Decision Week for Infrastructure Arrives

Democrats hope to keep a fractious coalition together to pass a major piece of the Biden agenda this week, and keep the government from shutting down to boot.

Good morning from Washington, D.C., where we’re on the lookout for flotillas of kayaks.

Moderates and progressives in the Democratic Party are on a collision course over President Joe Biden’s agenda this week. There’s a government shutdown deadline Thursday at midnight. And Congress faces a hugely important debt ceiling deadline in a few weeks. All in all, it’s the perfect moment for [airhorn noise] Haley to ease back into work after her maternity leave. 

House Rules Committee Chairman Jim McGovern put it rather optimistically during a hearing yesterday: “As you all know, this is an interesting week,” he said. “Lots to do. Not sure how or when. But it will all work out. It will all be great.”

Once Again, It’s Infrastructure Week

House Speaker Nancy Pelosi is preparing to bring forward a bipartisan infrastructure package for floor consideration on Thursday, over the angst of progressives who fear it will undermine the odds of passing President Joe Biden’s not-yet-complete $3.5 trillion social investments bill. 

The infrastructure package, which passed the Senate earlier this year, includes hundreds of billions of dollars in new funding for physical infrastructure items like roads, bridges, airports, and broadband improvement.

With a razor-thin Democratic majority in the House and Republican leaders pushing their members hard to oppose the infrastructure bill, Pelosi can’t afford to lose support from more than a handful of members without endangering the legislation’s passage. 

She and her whip team have a difficult task ahead this week to secure enough support for the bill. Progressive members have repeatedly said they will not support the bipartisan infrastructure measure until the Democratic-only $3.5 trillion package is finalized. 

Over the weekend, the House Budget Committee passed the more than 2,400-page budget reconciliation bill out of committee on a party line vote. As it’s written now, the bill calls for $3.5 trillion in spending over the next decade. But the details are far from firm. Pelosi said in an interview on ABC News over the weekend that it seems “self-evident” the final number will be lower than $3.5 trillion.

Expect several days of intense negotiations between various factions and leadership: Progressive Democrat Rep. Jamaal Bowman of New York told reporters after votes Monday that there are “a lot more conversations to be had to figure out what it is we’re going to do.”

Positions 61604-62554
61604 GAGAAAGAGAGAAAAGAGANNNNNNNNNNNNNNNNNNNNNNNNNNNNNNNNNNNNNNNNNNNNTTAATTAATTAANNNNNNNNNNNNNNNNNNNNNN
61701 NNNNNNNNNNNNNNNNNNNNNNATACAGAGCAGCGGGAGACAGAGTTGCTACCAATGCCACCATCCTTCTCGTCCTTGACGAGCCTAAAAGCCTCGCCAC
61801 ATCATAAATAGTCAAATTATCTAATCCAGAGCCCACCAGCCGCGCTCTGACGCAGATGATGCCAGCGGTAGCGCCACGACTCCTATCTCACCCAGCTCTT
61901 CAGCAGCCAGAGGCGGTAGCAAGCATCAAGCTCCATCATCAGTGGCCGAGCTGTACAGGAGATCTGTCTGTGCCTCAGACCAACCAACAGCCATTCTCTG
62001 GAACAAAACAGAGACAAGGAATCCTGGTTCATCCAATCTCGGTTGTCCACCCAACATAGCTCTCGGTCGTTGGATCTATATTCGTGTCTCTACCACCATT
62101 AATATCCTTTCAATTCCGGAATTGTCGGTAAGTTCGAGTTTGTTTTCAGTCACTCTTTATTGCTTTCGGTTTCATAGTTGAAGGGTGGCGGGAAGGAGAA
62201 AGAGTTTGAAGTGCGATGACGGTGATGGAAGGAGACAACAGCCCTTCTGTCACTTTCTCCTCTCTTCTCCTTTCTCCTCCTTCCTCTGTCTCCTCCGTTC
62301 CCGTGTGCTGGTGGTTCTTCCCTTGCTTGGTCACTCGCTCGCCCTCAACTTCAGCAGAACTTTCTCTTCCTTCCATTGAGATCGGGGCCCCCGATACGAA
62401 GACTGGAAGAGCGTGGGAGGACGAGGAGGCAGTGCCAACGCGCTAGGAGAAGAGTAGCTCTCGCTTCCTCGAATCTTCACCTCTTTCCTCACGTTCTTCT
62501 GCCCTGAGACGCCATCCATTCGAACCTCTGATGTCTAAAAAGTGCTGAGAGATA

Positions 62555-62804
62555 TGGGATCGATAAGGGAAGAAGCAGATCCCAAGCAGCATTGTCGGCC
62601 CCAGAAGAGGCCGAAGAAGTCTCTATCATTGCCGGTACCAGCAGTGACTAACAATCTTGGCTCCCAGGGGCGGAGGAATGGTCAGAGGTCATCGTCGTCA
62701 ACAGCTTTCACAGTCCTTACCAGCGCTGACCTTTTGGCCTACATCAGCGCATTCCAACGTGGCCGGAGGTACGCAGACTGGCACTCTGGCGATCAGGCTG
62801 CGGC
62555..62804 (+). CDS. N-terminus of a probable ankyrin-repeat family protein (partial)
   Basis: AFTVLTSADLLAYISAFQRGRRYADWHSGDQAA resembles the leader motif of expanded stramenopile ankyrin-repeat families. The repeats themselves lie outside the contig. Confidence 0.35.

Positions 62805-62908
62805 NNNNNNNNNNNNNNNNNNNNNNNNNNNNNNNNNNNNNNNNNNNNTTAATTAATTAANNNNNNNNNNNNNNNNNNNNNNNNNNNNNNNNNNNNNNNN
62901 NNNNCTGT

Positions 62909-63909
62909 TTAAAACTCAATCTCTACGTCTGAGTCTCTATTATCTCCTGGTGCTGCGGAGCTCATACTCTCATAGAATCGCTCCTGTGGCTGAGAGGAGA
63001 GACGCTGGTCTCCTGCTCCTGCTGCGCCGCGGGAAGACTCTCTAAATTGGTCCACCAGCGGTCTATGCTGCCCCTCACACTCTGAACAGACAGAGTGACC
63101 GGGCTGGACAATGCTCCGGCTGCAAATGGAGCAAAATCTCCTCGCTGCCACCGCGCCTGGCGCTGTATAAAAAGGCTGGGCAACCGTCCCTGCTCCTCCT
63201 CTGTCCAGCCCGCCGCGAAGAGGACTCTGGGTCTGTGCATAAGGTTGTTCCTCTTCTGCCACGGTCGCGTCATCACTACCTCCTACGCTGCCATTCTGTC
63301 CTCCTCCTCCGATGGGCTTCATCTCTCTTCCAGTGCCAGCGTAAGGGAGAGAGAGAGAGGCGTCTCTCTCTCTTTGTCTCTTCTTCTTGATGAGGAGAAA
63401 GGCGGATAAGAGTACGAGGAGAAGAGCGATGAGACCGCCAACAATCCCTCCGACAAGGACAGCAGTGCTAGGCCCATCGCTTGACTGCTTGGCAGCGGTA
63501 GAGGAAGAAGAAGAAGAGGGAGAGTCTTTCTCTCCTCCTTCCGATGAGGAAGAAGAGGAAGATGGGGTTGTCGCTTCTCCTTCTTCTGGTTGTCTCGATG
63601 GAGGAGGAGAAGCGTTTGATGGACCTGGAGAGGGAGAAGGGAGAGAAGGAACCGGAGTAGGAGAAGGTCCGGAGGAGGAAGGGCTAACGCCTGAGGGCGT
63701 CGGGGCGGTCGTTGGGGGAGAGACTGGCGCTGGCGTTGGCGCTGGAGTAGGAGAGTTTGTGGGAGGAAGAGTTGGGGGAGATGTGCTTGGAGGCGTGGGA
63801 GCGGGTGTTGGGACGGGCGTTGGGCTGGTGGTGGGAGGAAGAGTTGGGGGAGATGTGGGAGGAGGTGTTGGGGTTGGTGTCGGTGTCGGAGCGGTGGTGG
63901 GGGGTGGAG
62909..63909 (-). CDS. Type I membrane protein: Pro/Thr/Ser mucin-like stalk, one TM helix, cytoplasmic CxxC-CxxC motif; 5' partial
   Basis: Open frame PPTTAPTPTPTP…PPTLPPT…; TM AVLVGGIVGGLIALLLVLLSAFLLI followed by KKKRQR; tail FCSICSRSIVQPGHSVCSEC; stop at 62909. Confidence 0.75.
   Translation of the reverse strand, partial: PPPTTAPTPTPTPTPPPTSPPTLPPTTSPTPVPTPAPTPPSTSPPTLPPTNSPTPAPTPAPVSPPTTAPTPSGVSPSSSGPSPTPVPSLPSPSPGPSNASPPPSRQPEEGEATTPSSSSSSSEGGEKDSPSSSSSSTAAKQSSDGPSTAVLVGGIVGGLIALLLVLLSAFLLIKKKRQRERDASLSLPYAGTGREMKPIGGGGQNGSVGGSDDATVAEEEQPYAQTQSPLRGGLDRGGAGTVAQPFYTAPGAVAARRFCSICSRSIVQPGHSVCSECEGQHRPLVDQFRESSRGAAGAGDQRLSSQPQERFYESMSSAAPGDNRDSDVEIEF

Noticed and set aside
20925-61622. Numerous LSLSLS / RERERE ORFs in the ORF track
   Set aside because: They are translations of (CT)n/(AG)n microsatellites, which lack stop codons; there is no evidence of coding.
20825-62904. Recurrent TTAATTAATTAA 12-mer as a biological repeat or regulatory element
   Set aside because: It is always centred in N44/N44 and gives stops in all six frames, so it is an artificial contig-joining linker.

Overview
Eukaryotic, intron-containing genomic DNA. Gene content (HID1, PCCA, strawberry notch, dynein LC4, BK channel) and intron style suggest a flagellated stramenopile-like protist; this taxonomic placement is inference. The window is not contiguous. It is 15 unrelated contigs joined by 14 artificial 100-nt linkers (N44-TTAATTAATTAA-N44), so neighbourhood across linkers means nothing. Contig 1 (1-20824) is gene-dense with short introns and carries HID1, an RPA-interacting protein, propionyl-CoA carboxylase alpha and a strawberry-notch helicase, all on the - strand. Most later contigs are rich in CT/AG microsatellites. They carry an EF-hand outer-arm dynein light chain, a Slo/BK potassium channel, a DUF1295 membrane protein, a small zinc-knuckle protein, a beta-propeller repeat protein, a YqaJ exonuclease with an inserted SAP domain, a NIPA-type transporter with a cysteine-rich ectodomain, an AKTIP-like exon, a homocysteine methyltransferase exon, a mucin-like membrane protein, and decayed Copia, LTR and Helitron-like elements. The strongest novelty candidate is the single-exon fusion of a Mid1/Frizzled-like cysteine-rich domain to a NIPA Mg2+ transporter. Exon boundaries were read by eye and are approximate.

Over the summer, Pelosi reached a tenuous balance between moderates and progressives in which she said she would bring the two bills forward about the same time with the goal of passing both by October 1. During a caucus meeting Monday night, though, Pelosi announced she no longer plans to advance the traditional infrastructure measure in tandem with the sweeping $3.5 trillion package, as Democratic leaders are still negotiating with moderate Sens. Joe Manchin and Kyrsten Sinema over what, exactly, they will be willing to support in the larger bill.

Manchin and Sinema have both said they oppose the prospect of a $3.5 trillion plan, with Manchin writing an op-ed earlier this month saying he will not support that amount and Sinema making the same clear through a spokesperson.

Regardless of the state of talks with Manchin and Sinema, Pelosi said, the House will proceed with the bipartisan infrastructure framework (also known as the BIF). 

“We had to accommodate the changes that were being necessitated,” Pelosi told members, according to a source familiar with her comments. “And we cannot be ready to say until the Senate passed the bill, we can’t do BIF.”

Still, progressives emerged from the meeting publicly doubling down on their demands. Rep. Pramila Jayapal, chair of the Congressional Progressive Caucus, insisted that Democrats “are going to vote for both bills after the reconciliation bill is done.”

All of this jockeying over timing can seem somewhat silly from the outside, but it is how members have been trying (sometimes messily) to secure passage of their priorities, like raising taxes on wealthy Americans, enacting climate change provisions, and making two years of community college tuition-free.

In an op-ed earlier on Monday, Jayapal, along with Reps. Ilhan Omar and Katie Porter, wrote that they “remain committed to voting for the infrastructure bill only after the Build Back Better Act is passed.” 

“Congress now faces a choice: advance the entirety of an agenda that gets American families the help they need, or deliver only a fraction of it,” they said. Jayapal has estimated there are 60 Democrats who hold the same position and are willing to keep their votes from the bipartisan infrastructure package until the budget reconciliation package is complete. 

“It was a very passionate meeting,” Omar told The Dispatch afterward. She said progressives are “going to continue to push” and are hoping that conversations with moderate Democratic senators will “produce a more tangible position for us to at least engage with.”

Deadlines Do What Deadlines Do Best: Loom 

Senate Republicans blocked a bill to suspend the debt ceiling last night, saying Democrats will have to address it on their own.

The legislation, which passed the House last week, would have also funded the government through December 3 ahead of a shutdown deadline Thursday at midnight. It included relief for those impacted by recent natural disasters as well as money to accommodate Afghan refugees. The bill failed with a vote of 48-50—no Republicans supported it.

There is no clear path yet to fund the government before Thursday’s deadline, although options are available. Democratic leaders may now consider a standalone funding measure to avert a shutdown.